You are on page 1of 3

Collaborative Problem Solving Conceptual Framework

Social Dimension
Element

Behaviour

Low skill level

Middle skill level

High skill level

Active in
unscaffolded
environments
Prompts interaction
(i.e. Initiates and
promotes
interaction with
partner/s

Strand: Participation
Action

Activity within
environment

No or very little
activity

Active in scaffolded
environments

Interaction

Interacts with
partners

Responds to cues
in interaction (i.e.
provides
information or
resources to
partner/s)

Task completion /
perseverance

Undertakes tasks

Acknowledges
communication (i.e.
acknowledges cues
from partner/s but
does not provide
information or
resources
Commences task

Attempts to solve
the task (i.e. works
towards solving the
problem)

Perseveres in task
as indicated by
multiple activities

Strand: Perspective Taking


Responsiveness

Responds to
contributions of
partners

Ignores
contributions of
partner/s

Responds to
contributions of
partner/s (i.e.
considers
contribution but
does not make
changes).

Incorporates
contributions of
partner/s to
suggest possible
solution paths (i.e.
makes changes
based on
contributions of
partner/s)

Audience
awareness

Adapts
contributions to
increase
understanding for
partner/s

Makes
contributions

Modifies
contributions for
partner/s based on
explicit feedback

Tailors
contributions to
partner/s based on
interpretation of
their understanding
(i.e.
communication is
easily understood
by partner from the
start)

Strand: Social Regulation


Negotiation

Discusses with a
view to reaching
understanding for
partner/s

Reaches a
common
understanding

Comments on
differences but
does not achieve
resolution

Achieves resolution
of differences

Self-evaluation

Recognises own
strengths and
weaknesses

Is aware of own
performance

Comments on own
performance

Evaluates own
performance

Transactive
memory

Recognises
strengths and
weaknesses of
others

Is aware of
performance of
partner/s

Comments on
performance
partner/s

Evaluates
strengths and
weaknesses of
partner/s based on
their performance

Responsibility
initiative

Takes
responsibility for
progress of the
group task

Undertakes
activities largely
independently of
others

Reports to others
on progress of
activities

Assumes group
responsibility as
indicated by use of
we rather than
you.

This framework has been adapted for use in this MOOC from:
Hesse, F., Care, E., Buder, J., Sassenberg, K., & Griffin, P., (2015). A Framework for Teachable
Collaborative Problem Solving Skills. In P. Griffin and E. Care (Eds.) Assessment and Teaching of 21st
Century Skills: Methods and Approach. Educational Assessment in an Information Age. Dordrecht,
Springer Science and Business Media.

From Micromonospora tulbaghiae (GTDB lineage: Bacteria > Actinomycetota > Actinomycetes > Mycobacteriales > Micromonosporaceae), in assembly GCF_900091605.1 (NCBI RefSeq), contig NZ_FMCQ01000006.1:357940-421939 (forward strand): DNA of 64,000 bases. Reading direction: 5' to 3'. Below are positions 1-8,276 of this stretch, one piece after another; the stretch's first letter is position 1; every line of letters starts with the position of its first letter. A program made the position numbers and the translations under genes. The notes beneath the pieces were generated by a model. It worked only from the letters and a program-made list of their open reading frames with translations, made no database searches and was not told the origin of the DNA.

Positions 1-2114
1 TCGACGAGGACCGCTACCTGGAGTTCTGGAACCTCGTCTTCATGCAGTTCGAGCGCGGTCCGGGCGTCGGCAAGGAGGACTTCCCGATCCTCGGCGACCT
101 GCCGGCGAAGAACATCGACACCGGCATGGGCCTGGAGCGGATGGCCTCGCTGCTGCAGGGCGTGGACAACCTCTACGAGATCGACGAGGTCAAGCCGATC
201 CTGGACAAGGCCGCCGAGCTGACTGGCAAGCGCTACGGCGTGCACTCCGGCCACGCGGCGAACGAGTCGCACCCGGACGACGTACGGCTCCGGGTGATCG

Cognitive Dimension
Element

Behaviour

Low skill level

Middle skill level

High skill level

Strand: Task Regulation


Problem
analysis

Analyses a problem

Takes problems at
face value

Divides problems
into subtasks

Identifies necessary
sequence of subtasks

Set goals

Sets goals for a


task

Sets general goal


such as task
completion

Sets goals for


subtasks

Sets goals that


recognise relationships
between subtasks

Resource
management

Manages resources

Uses own
resources

Allocates own
resources to
partner/s

Decides on use of joint


resources to complete a
task

Flexibility and
ambiguity

Responds to
ambiguous
situations

Inaction in
ambiguous
situations

Uses ambiguity to
inform decision making
(i.e. Its not clear what
we need to do, what
havent we tried? what
if I pass this to you?

Collects
information

Collects information

Recognises the
need for
information

Explores
ambiguous
situations (i.e.
clicks around the
problems space
to find a way
forward)
Searches and
interrogates
information

Systematicity

Implements
possible solutions
to a problem

Random trial and


error

Strategic
sequence of
actions

Systematically
exhausts possible
solutions

Identifies need for


information related to
current, alternative, and
future activity

Strand: Learning and Knowledge Building


Relationships
(represents and
formulates)

Identifies
connections and
patterns between
and among
elements of
knowledge

Focused on
isolated pieces of
information

Links elements of
information

identifies patterns
among multiple pieces
of information

Cause and
effect (rules If
then )

Uses
understanding of
cause and effect to
develop a plan

Identifies
sequences of
cause and effect

Plans a strategy based


on a generalised
understanding of cause
and effect

Reflects and
monitors
(testing
hypothesis)

Adapts reasoning
or course of action
as information or
circumstances
change

Activity is
undertaken with
little or no
understanding of
consequence of
action
Tests hypothesis

Modifies
hypothesis

Reconstructs and
reorganizes
understanding of the
problem

This framework has been adapted for use in this MOOC from:
Hesse, F., Care, E., Buder, J., Sassenberg, K., & Griffin, P., (2015). A Framework for Teachable
Collaborative Problem Solving Skills. In P. Griffin and E. Care (Eds.) Assessment and Teaching of 21st
Century Skills: Methods and Approach. Educational Assessment in an Information Age. Dordrecht,
Springer Science and Business Media.